If in the current stabilizing arrangement of FIG. 6 the same starting resistance R, is to be included in parallel with the collector-emitter path of transistor'T an additional provision must be made. As the differential stage T T does not become operative until the current stabilizing arrangement has started, the terminal 8,, before this instant has a potential which is close to the negative supply voltage, so that the current stabilizing arrangement cannot be started. This can be remedied by including an additional diode D between the input terminal 1 and the terminal S so that temporarily a potential is impressed on said terminalS which is one diode voltage smaller than the potential at the input terminal, which is generally sufficient to allow the current stabilising arrangement to be started. Once the current stabilizing arrangement has started, the diode D is cut off.

In the embodiment of the current stabilizing arrangement shown in FIG. 3 a' starting resistance R may be included in parallel with the collector-emitter path of transistor T in which case the terminal S is to be connected to the positive terminal +V of the supply source via a load impedance.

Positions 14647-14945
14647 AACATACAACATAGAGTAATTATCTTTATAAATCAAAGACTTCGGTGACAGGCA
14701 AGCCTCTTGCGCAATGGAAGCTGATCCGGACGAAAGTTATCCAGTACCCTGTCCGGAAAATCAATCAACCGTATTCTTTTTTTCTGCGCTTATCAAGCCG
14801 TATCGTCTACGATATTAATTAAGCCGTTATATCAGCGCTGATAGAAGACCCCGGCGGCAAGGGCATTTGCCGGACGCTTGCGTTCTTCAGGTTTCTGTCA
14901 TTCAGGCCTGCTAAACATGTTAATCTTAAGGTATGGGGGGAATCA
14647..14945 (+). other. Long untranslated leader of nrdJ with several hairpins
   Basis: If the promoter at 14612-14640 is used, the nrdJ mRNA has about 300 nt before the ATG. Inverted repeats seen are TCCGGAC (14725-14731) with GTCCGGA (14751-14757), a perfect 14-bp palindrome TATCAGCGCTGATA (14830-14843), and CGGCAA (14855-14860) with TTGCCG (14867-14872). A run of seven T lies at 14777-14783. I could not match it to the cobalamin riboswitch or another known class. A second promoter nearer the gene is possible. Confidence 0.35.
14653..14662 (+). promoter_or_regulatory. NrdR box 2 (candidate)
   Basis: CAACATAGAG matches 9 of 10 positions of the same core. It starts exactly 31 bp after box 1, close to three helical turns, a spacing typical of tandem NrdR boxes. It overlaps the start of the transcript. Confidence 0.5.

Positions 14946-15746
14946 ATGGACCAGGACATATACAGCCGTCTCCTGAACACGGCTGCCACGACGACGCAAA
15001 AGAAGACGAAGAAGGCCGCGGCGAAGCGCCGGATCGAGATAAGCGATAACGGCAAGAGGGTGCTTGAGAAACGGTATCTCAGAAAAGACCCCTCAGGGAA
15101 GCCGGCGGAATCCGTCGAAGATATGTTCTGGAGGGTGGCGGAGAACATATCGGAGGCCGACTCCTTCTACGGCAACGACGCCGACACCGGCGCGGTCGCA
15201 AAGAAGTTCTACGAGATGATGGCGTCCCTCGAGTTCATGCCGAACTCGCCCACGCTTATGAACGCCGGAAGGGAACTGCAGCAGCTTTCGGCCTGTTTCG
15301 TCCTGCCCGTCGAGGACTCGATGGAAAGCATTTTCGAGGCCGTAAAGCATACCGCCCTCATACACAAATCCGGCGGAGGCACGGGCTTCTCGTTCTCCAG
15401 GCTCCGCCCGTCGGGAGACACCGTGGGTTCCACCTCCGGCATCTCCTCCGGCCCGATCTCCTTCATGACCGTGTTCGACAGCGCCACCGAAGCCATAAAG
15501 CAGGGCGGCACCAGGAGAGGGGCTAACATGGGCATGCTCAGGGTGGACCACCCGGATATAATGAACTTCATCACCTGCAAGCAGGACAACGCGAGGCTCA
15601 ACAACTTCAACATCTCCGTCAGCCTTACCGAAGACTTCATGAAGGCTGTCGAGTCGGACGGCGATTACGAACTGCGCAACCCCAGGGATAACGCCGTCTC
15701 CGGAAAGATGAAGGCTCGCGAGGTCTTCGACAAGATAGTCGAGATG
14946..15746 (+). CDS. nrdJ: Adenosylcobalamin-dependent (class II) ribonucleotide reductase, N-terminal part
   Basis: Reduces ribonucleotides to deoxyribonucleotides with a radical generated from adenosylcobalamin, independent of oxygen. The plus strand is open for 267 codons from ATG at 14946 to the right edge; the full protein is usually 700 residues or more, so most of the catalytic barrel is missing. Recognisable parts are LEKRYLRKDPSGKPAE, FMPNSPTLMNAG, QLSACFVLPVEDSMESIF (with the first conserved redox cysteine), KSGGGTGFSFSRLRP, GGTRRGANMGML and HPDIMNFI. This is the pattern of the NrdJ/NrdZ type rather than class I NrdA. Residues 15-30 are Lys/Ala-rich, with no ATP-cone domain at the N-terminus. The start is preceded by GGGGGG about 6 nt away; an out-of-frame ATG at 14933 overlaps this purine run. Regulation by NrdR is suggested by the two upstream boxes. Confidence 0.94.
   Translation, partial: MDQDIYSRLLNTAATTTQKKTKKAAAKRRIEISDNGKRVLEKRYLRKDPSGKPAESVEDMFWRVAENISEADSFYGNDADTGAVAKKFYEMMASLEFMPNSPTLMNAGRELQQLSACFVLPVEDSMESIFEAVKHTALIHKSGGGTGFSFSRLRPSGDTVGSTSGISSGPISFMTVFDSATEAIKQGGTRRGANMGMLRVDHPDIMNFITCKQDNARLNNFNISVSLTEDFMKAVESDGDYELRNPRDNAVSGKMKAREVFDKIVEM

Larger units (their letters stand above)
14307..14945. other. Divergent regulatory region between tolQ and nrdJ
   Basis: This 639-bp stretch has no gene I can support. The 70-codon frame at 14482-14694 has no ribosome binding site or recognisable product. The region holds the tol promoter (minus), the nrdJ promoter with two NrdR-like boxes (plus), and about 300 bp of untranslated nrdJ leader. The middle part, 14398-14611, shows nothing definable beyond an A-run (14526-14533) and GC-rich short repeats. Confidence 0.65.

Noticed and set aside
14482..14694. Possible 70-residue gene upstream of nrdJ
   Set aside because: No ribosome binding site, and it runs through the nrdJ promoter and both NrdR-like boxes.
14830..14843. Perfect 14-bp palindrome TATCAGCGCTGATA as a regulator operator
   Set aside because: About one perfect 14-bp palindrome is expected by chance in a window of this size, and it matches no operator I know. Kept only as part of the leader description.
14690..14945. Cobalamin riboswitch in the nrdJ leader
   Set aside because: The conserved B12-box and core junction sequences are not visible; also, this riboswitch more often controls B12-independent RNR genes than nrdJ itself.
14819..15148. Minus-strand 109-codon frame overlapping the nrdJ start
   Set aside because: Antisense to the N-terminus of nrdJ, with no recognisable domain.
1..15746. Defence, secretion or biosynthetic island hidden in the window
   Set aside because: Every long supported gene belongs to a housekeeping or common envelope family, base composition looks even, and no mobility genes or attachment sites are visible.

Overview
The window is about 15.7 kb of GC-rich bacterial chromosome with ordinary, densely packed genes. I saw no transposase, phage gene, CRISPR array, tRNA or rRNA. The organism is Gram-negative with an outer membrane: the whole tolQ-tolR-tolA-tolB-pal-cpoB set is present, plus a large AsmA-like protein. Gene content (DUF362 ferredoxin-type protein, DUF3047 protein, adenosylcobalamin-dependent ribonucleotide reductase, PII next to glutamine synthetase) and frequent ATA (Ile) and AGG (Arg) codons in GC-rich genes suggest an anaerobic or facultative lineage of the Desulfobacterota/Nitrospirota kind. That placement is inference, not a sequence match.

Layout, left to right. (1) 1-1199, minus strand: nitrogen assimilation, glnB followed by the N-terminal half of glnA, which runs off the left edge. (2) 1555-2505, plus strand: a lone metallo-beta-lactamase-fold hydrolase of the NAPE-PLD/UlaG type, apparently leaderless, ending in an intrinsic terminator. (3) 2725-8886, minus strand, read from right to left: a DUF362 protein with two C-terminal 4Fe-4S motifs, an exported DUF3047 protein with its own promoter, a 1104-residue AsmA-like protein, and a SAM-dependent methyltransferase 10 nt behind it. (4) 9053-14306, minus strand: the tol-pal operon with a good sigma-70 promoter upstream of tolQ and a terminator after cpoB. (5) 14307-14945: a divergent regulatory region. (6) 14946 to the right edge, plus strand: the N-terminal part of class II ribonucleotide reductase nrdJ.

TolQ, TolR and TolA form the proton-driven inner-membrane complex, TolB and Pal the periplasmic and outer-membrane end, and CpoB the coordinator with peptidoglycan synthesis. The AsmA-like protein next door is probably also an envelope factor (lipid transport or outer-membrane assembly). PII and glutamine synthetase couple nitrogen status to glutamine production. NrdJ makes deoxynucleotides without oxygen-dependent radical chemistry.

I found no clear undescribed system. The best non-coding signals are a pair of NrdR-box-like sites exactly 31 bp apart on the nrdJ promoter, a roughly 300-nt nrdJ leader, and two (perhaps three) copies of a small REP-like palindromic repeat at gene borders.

What is claimed is:

1. A current stabilizing arrangement comprising first and second circuits connected in parallel between first and second common terminals, in which circuits two currents whose magnitudes have a mutually fixed ratio are sustained, the first circuit including the main current path of a first transistor ofa first conductivity type,

the second circuit including the main current path of a second transistor of said first conductivity type and a first impedance having one end connected to said second transistor and its other end connected to the second common terminal, means interconnecting the control electrodes of the first and second transistor, the first and second parallel circuitsfurther including a second and a third impedance respectively, means connecting the first and second transistors via said scond and third impedances, respectively, to the first common terminal, a differential amplifier having a first and a second input, means connecting the first input of the differential amplifier to the end of the second impedance which is remote from the first common terminal and the second input to the end of the third impedance which is remote from the first common terminal, and means for applying to the control electrodes of the first and second transistors a control signal which is determined by the output signal of the differential amplifier.